All MachineGames and Arkane Studios needed to do was make a straightforward, cooperative Wolfenstein experience. Instead, Youngblood replaces the series' celebrated narrative twists and turns with humdrum XP grinding and a live-service model. It would be bad in most games, but the fact that it's in a Wolfenstein title makes it sting a little bit worse.
Bucking the trend of "bigger, badder, louder, faster," Samurai Shodown is a return to the glory days of SNK's beloved sword-slashing fighting franchise. The slower, more thoughtful combat style the franchise is known for is on full display here, challenging players not just to be better at fighting games, but also smarter. Wrapped in a beautiful overall package and given some interesting new roster additions, Samurai Shodown is probably the best new chapter we could have ever hoped for.
Crash Team Racing Nitro-Fueled is at once a joyful and joyless recreation of a stone-cold classic. Packed to the gills with content, this drive down memory lane still contains a sense of the original's magic, and artfully decorates your favorite tracks and drivers with an impeccable attention to detail. But it's not immune to the modern era, and the looming threat of live-service DLC and nostalgia-grabbing looms heavy over the entire game.
Super Mario Maker 2 will please both dedicated level-builders and newcomers. Story Mode gives players a nice pu-pu platter of professionally made Mario levels, and the inclusion of 3D World’s suite of tools and moves offer even the most seasoned veterans more with which to experiment.
My Friend Pedro is an enthusiastic, stylish take on the shoot 'em up genre that's elevated by its complex level designs and clever puzzles. It combines so many mechanics from so many games that you might lose track, but these elements all come together to create a unified, singular experience. If you ever wondered what you'd get by crossing Hard Boiled and Super Mario Bros., it would look a lot like My Friend Pedro.
Making a spin-off to a beloved niche series that then drops its most popular character seemed like a crazy idea at first, but Judgment is a success beyond what I could have expected. Though it never quite escapes the shadow of its older siblings, this tale of a fallen lawyer and his refusal to let go of the truth provides an experience that has a lot to offer both Yakuza fans and newcomers alike.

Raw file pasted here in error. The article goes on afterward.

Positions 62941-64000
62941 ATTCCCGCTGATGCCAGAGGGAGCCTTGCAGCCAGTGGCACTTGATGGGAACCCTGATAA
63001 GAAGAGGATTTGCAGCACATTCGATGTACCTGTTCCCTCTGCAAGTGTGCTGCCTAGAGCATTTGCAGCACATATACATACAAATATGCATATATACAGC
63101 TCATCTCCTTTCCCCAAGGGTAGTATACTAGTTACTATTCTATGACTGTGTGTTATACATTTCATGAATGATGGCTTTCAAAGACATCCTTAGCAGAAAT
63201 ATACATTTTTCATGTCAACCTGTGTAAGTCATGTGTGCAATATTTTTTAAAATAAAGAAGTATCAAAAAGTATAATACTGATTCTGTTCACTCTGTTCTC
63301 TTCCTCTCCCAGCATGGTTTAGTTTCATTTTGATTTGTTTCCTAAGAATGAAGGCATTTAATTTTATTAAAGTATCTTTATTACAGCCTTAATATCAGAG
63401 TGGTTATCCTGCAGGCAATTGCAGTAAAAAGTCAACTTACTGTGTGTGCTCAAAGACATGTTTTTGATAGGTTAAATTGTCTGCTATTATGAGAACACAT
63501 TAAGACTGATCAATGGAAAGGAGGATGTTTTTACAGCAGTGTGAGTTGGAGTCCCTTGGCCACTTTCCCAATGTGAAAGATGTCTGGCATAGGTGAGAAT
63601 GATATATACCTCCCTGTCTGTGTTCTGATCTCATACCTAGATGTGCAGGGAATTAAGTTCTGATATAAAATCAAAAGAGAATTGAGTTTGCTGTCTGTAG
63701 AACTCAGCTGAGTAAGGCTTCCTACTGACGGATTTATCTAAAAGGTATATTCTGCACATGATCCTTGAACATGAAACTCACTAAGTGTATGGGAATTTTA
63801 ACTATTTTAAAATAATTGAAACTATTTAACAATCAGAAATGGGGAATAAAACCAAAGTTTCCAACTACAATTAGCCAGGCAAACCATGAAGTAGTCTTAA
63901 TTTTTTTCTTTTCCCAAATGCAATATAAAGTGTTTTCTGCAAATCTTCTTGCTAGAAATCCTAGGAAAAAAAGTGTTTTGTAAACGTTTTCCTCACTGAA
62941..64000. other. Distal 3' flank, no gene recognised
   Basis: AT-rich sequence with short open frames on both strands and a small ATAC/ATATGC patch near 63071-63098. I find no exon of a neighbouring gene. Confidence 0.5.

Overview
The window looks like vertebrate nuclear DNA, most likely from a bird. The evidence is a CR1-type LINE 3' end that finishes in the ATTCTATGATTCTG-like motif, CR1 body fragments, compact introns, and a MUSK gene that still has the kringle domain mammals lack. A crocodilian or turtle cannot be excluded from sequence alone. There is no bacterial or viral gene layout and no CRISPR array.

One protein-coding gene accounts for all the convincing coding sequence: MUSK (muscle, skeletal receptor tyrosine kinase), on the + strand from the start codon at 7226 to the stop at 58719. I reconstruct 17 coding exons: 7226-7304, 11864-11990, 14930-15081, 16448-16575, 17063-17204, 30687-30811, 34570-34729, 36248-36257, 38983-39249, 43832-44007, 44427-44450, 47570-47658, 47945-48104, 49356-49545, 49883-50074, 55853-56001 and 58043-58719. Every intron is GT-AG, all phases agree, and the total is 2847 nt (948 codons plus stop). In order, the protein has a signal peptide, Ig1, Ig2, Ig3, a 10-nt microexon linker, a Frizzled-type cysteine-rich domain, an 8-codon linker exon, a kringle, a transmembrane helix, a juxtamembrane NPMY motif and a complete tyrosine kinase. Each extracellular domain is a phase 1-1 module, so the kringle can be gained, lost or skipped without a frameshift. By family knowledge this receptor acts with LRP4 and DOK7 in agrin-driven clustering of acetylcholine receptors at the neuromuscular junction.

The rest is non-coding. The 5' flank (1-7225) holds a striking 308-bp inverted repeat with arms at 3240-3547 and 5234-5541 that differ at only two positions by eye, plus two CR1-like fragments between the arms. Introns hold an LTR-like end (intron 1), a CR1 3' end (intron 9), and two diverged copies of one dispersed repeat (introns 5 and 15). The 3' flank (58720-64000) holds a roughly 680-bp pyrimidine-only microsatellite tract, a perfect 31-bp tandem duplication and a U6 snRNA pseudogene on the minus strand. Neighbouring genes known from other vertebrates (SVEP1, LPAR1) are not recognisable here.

Between its compelling art direction, surprisingly complex strategic decisions, and inventive weaponry, there's a lot much to love in Void Bastards. Unfortunately, its overall structure and narrative will leave you feeling empty by the end. That's not to say you shouldn't let yourself enjoy all that this charming, stressful game has to offer. Just don't expect to feel totally satisfied once you escape to the right nebula.
A lot of people are probably going to sleep on, or not even know about, A Plague Tale: Innocence—and that's a shame. It's a gripping, touching, emotional, yet at times horrifying experience, one that feels quite unlike almost any other game out there.
Even after 8 years, the Rage series is still having an identity crisis. It has all the signifiers of an open-world game, but it lacks the overall narrative that makes the world compelling, and its best bits—that is, its gunfights—take places in either small, complexly designed arenas or in hallways, like a linear shooter. The greatest irony about Rage 2 is that it might have been an even better, more interesting game if it was more like the first game with a fresh coat of (pink) paint. What it is now is just a bunch of sound and fury, which can be fun for a while, but it's ultimately an empty experience.
While it's an unabashed Left 4 Dead clone that never extends beyond the conservative concepts and budgets that obviously constrained its development, World War Z offers up an enjoyable adventure that at times does a lot with the little it attempts. No matter whether playing the co-op campaign or competitive multiplayer, there's enough good to the game to make the bad not feel as bad.